Juvenile Hate Speech Offender: The Path of Shooter Jamia | News from Noida
He was convicted of attempted murder and under sections of the Weapons Act, but as a minor he was remanded in custody.
Sources said the boy was later released on bail after assurances from him and his family that he had been “repented” and that he had been “misled”. But the path he has taken since achieving freedom does not suggest it.
Last week, during a mahapanchayat in Pataudi, he called for attacks on the Muslim community. Since then, the pseudonym he uses has become a hashtag on social media.
The enraged conflagration of hatred has been almost uniformly denounced or disowned across the ideological divide of political opinion. But that doesn’t seem to matter to the 19-year-old. In a video making the rounds on Twitter, the boy says he sticks to what he says. And repeat them. A support hashtag was trending at the right time.
A ‘fan page’ on Instagram gives a glimpse into a very different life from that of the class XI student who left his home in a village in Gautam Budh Nagar on January 30 last year and turned in infamy.
The boy is seen among the cars, strutting on background scores and sitting behind a desk. The latest posts are screenshots that show it above the kappa variant of the coronavirus and promotions from Farhan Akhtar’s latest film.
This is not, however, proof of organic popularity for his opinion – another post specifies the date and time for ‘supporters’ to tweet in his favor (a video allegedly featuring the boy also had surfaced on social media in social media accounts were banned, an arrest hashtag was all the rage on Twitter, and his “followers” should respond by turning the support hashtag into a trend).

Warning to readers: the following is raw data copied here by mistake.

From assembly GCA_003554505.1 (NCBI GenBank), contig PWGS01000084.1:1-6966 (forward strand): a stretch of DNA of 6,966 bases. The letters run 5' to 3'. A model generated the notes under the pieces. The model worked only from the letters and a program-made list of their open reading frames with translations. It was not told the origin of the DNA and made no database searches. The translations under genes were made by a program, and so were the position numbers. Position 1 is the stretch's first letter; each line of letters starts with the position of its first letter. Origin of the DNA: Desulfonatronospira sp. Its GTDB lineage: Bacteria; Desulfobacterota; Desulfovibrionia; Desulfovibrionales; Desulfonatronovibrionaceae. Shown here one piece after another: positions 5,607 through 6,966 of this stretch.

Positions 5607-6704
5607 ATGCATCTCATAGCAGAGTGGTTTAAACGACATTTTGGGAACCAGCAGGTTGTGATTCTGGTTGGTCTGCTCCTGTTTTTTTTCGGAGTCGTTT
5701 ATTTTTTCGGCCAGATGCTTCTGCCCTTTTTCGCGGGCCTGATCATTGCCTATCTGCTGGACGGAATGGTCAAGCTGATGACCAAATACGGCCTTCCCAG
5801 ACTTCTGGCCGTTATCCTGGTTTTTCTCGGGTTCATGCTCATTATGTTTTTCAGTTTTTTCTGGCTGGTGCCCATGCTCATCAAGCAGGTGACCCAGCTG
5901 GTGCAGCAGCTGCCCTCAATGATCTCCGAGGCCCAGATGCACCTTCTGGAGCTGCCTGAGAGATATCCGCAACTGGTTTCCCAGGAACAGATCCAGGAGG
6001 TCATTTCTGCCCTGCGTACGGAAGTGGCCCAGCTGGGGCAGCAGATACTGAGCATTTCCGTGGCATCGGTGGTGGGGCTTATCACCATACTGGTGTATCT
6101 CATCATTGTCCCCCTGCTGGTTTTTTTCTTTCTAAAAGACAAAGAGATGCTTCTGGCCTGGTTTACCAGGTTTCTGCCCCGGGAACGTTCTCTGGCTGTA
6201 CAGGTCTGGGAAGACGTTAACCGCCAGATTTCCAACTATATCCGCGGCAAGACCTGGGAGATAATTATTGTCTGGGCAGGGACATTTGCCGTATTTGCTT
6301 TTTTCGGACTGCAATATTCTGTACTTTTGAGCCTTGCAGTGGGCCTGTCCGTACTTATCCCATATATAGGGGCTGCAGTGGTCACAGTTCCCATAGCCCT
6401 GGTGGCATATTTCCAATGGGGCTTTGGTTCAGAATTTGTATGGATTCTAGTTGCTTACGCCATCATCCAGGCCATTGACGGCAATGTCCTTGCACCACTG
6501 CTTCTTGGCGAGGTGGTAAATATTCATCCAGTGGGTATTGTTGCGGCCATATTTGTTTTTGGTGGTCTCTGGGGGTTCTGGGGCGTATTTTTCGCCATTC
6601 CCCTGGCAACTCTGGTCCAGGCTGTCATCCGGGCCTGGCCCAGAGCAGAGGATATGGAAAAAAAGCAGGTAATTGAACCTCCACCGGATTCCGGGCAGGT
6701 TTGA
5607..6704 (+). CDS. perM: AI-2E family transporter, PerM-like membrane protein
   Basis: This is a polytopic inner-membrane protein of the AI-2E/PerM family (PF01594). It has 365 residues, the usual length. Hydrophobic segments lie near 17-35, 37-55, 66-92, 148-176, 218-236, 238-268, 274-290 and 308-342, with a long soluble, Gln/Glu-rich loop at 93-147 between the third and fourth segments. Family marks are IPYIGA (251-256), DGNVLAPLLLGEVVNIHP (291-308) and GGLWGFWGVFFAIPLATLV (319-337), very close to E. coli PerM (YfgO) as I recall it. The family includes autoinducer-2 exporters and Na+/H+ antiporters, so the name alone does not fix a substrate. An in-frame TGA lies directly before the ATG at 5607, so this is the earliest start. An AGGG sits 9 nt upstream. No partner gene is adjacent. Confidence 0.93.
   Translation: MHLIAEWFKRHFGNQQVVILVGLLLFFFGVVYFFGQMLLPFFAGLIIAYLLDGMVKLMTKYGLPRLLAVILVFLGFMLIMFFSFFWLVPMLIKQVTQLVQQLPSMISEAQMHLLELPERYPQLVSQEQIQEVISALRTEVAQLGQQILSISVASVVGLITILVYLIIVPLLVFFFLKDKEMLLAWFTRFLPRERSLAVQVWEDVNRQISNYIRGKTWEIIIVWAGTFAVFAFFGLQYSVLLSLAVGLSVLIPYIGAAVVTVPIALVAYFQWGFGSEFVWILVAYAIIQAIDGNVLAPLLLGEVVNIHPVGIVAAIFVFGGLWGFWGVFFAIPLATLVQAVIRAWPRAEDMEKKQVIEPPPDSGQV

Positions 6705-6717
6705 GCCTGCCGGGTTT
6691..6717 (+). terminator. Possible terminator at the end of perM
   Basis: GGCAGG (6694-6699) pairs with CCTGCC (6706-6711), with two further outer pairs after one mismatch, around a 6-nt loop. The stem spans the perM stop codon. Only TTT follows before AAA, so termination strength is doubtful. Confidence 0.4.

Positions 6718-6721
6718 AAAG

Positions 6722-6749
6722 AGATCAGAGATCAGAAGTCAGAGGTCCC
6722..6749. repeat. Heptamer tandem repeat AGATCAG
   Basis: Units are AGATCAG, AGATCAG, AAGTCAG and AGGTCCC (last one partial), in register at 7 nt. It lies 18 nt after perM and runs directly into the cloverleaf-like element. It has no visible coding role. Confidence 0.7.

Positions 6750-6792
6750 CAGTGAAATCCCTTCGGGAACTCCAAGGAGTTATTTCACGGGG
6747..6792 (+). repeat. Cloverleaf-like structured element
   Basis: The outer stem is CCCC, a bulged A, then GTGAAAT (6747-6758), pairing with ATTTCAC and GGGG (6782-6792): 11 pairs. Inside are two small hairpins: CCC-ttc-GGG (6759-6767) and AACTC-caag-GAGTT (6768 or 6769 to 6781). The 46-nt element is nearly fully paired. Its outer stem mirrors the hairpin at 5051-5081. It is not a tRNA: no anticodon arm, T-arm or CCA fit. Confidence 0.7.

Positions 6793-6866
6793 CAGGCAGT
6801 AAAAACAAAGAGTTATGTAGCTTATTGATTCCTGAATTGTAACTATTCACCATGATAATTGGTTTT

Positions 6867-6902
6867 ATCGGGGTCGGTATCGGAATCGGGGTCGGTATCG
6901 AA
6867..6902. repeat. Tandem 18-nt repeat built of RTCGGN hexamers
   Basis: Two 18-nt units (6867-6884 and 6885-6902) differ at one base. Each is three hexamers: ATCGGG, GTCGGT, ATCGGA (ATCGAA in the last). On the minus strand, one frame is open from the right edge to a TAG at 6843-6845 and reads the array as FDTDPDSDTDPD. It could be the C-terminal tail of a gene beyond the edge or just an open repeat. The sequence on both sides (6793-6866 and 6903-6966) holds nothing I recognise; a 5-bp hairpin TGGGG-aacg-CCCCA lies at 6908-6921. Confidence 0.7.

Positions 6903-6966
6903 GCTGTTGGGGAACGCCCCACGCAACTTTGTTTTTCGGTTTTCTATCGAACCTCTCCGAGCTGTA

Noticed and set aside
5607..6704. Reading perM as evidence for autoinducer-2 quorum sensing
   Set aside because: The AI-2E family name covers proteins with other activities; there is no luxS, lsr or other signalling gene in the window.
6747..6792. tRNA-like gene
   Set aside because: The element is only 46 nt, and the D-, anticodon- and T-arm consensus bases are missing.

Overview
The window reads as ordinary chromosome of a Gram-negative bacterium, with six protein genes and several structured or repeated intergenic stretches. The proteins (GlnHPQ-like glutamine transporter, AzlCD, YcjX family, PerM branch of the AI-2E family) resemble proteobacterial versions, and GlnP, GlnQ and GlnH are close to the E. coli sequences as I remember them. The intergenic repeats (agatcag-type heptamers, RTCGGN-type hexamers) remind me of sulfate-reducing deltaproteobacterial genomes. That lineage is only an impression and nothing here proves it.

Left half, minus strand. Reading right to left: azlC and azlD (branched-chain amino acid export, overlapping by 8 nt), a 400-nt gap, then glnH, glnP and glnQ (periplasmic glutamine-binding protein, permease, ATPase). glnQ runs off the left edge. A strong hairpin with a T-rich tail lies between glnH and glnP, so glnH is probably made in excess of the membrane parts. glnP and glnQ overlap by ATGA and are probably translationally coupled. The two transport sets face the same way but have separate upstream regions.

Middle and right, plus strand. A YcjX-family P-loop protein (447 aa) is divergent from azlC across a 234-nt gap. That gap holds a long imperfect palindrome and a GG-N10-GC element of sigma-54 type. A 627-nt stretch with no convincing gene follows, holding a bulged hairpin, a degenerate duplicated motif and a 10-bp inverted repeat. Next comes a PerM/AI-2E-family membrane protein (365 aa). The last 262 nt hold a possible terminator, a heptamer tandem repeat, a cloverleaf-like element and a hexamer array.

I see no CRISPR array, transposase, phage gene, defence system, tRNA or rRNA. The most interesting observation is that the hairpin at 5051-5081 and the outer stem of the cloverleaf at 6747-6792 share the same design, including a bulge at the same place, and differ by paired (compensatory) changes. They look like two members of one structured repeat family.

His fanatical views, which are said to have been broadcast in multiple media outlets, are also recorded on the fan page, as is a note alleging police refusal to allow a proposed march to West Bengal ahead of assembly elections. early this year. An article marking the year of Jamia’s shooting – which took place on Martyrs Day (January 30) – describes the boy as the second Nathuram Godse.
“He’s in the netagiri now. The elders are supporting him too, ”said Satish, who lives in the same neighborhood as the boy. The boy’s family insist on their distance from him, claiming that he no longer lives with them and is an infrequent visitor. In a video on social media, however, the boy is seen wearing a garland as he is greeted at the village. In the crowd are both neighbors and relatives.
The boy’s grandfather confirmed to TOI that he was on bail and even enrolled in a bachelor’s degree program at an open university.
“He studies at the Ghaziabad center of the university. It is inter-pass. Sometimes he comes home, ”he says. His father, however, said the boy had stayed mainly in Delhi and elsewhere and had not discussed his plight with him. The family, he insisted, had “no connection” with him.
Local youth, however, keep a regular track of him on social media and WhatsApp groups.
“He is very active on social networks. He had been to Rajasthan and uploaded a video to Instagram about it, ”Satish said. While local groups, including the Bajrang Dal unit, denied any association with him, local youth said he had patronage. “He seems to be only interested in Bajrang Dal. He’s the main person here, ”said a local resident, who declined to give his name. On WhatsApp groups that connect local Bajrang Dal supporters, videos of the boy are shared widely.
Lalit Sharma, Gautam Budh Nagar chairman of Bajrang Dal, told TOI that the outfit does not support anyone who violates the Constitution.
“Since the BJP government came to power, there are so many young people who use the flags in our outfits without knowing anything about the outfits,” he said.
The boy’s cousin is a BJP Mandal Secretary in Gautam Budh Nagar. He told YOU that the boy had nothing to do with the party.
“We have tried to explain it to him on several occasions, but his thoughts have become completely ‘Hindutvawadi’ and he remains involved only in these activities,” he said.